Monday, 27 February 2012

A hospital visit

A good friend of ours has gently pointed out that I've given no indication on my blogs of how Jane is doing after her tumble from the loft ladder before Christmas (see Bathing in kindness and grace) - for which I apologise. The answer is that she has done very well. It was, I believe, a comminuted fracture of the collar-bone near the shoulder which required more plating than expected. However, it was neat job and she now has practically full movement restored, and is back to her normal activities, such as driving, being my carer, and even going back into the loft! Not that she is free of aches, particularly after a strenuous day like last Thursday.

That was the day of my postponed appointment at the Spasticity Clinic at the Oxford Centre of Enablement. (I apologise to some of my family, that's its real name. There's no PC alternative description for this particular symptom of PLS, the tightening of the muscles which makes my legs try to cross and my feet tread on each other.) It was the first time that Jane had had to transport me solo including getting the wheelchair and me into and out of the car. Parking at the Nuffield Hospital is difficult at the best of times, but worse mid-morning. We had to resort in the end to parking in the road, using our blessed blue badge. It meant that getting me out of the car was harder than usual and the trek to the clinic further x 2.

As we were waiting, rather longer than we'd anticipated, my physio, Lesley, turned up and accompanied us to see Professor Kischka (as well as his nurse and a student!). As Lesley had promised the professor was very pleasant, only missing the point once. He wanted to see me walk, and, as I normally use a rollator at home, the nurse scurried off to find me one. The unfortunate thing was it seemed to have been adjusted for a four-foot-six granny rather than for me. It wasn't one of those which has easy-adjust nuts, so I somewhat foolishly tried to walk with it. You can picture the scene - a consulting room with seven bodies in it, me hunched over this walking-frame on wheels, like one of those toy racing grannies on tiptoe. It wasn't exactly a good example of my normal shambling gait.

And the drama didn't end there. The consultant decided he'd like to see me on the bed - a broad plastic-covered couch with nothing to hang on to. Now at home I have this great device, the bedleaver, on to which I can hang and rotate as I assume a recumbent position. There, there was nothing. So I duly tipped over backwards and my lumbar muscles which I'd bruised last summer went into spasm and it was AGONY! And I YELLED! No one knew what had happened. I was more than usually inarticulate - even Jane couldn't fathom what I was saying, which was, "Get them to shove a pillow under my spine!" Anyway, eventually I was tipped upright again and stood on my feet..., and calm returned. The outcome was that the doc recommended a general muscle relaxant (low dosage). Not botulinum toxin, I was relieved to hear. I know some of our friends would have taken delight in my having botox treatment, personally I don't relish the idea of fat needles stuck into my muscles once every three months - especially having watched Junior Doctors - Your life in their hands, and the young medics' painful attempts to put in cannulas. The prof assured me he's very good at it, which I'm sure is true. Another friend recommends wine. I think I'd prefer that! I'm just not sure whether you can get Alsace Riesling on prescription.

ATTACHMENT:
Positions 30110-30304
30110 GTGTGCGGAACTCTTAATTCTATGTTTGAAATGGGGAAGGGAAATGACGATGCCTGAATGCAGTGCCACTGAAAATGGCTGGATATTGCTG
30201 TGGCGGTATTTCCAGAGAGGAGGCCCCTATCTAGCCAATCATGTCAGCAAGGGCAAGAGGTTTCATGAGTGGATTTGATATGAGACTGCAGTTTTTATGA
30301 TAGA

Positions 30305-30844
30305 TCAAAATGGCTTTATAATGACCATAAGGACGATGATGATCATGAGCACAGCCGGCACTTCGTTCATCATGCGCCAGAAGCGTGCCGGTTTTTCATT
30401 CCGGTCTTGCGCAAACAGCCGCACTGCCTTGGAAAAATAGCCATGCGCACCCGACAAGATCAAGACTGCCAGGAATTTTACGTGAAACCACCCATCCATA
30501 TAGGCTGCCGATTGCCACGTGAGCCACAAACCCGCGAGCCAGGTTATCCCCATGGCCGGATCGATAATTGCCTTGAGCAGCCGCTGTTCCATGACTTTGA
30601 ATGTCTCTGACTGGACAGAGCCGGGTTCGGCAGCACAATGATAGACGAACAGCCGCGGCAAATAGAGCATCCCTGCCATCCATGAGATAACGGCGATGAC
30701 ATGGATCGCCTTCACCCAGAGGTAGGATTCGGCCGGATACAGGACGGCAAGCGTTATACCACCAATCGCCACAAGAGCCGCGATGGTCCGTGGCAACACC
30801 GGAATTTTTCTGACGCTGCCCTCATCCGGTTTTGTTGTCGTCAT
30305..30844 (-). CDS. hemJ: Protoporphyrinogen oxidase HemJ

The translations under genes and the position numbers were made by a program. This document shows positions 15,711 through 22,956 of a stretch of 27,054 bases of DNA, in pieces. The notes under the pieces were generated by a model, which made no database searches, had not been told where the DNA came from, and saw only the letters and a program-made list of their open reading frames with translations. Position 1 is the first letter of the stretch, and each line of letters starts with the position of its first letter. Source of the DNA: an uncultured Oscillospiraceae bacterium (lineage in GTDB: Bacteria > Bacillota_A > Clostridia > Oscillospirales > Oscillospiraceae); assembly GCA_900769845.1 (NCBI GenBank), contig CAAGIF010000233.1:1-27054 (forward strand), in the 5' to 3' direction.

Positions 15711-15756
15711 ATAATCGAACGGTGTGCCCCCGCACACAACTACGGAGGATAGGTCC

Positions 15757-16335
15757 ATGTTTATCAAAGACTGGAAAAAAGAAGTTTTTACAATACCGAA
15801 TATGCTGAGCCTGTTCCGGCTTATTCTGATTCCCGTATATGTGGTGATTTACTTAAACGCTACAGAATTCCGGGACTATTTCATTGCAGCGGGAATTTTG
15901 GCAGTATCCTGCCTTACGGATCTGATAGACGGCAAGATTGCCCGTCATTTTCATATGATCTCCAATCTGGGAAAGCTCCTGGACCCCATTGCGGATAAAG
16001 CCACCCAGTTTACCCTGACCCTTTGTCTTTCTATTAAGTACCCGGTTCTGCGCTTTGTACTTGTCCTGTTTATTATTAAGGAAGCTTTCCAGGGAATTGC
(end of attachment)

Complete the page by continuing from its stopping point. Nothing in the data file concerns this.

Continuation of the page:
Not surprisingly Jane could feel her shoulder that evening. Not that that stopped her taking the dog out when we got back home. One by-product of walking the hound is that we now have snowdrops in our garden, courtesy of another walker who was having her front garden made more manageable. I have always had a soft spot for snowdrops, but you do of course have to plant them "in the green" rather than as dry bulbs for the best results. One day our garden will look like this. Well, I can still dream!

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